The best thing about Tim Burton’s exhibition currently on view at LACMA is the window into his imagination and creative process. I wasn’t too sure what to expect – I am not a wide-eyed fan of his work that looks a little bit repetitive to me and, as I do not possess an inner child, fantasy movies tend to bore me. Still, I was quite taken aback by the massive amount of drawings, doodles, pastels and other mixed media material on view. Most of it goes back to the “Burbank period”, Mr. Burton’s effort to escape suburban life by creating parallel lives and beings in his mind. Some of it relates to his work, mostly unused, at Disney and some sketches the initial ideas for his first movies, such as “Beetlejuice”,” Mars Attacks” and “Edward Scissorhands”.
Many of the drawings are downright hilarious: women confronted by all manners of bad dates, pot-bellied beings spewing out tiny babies from elephantine trunks, snippets of suburban couples depicted as hats, sitting atop big-headed and thin-legged otherworldly creatures, frustrated teenagers – there is something for everybody to identify with. At times the show becomes a bit too repetitive, especially as the latest cinematic work of Mr. Burton is merely skimmed over.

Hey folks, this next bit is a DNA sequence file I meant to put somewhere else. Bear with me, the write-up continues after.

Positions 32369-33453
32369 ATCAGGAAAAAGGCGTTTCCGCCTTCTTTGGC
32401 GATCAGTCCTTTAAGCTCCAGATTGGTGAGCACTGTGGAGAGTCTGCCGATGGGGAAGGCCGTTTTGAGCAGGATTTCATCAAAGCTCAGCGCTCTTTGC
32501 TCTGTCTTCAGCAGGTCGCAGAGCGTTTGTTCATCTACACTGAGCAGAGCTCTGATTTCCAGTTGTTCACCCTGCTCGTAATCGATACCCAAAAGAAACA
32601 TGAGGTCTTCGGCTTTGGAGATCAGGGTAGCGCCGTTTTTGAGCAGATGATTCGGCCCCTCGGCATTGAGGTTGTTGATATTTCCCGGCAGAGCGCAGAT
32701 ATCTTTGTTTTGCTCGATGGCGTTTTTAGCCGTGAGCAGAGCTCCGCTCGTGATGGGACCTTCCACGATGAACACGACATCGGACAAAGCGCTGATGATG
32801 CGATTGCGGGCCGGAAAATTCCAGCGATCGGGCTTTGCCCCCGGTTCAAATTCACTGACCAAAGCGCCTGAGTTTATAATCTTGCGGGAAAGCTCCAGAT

Some short films, from high school to just before the big time, dot the walls here and there and, most disappointing of all, are some of the costumes or props displayed at the center of the exhibition rooms. Really, the Batman masks and the Catwoman suit, without taking anything away from the brilliant studio costume departments, belong in a Hollywood movie memorabilia museum and not at LACMA.
If the work is hardly groundbreaking and on show as a means to showcase a particular facet of popular culture, it’s enlightening to see how characters, stories and fantastical beings are steeped in Mr. Burton’s early life. Curiously, a lot of his drawings feature men and women with huge eyes, wide foreheads and tiny mouth – no wonder Johnny Depp became his “muse” and he got married to Helena Bonham Carter.
Surprisingly, despite the huge offering of merchandise in the store one is forced to walk through on the way out of the Resnick Pavilion, there was absolutely nothing I wanted. Shame, you would think that all those monsters and puns would inspire some merchandiser’s creativity..
Tim Burton at LACMA is on show until October 31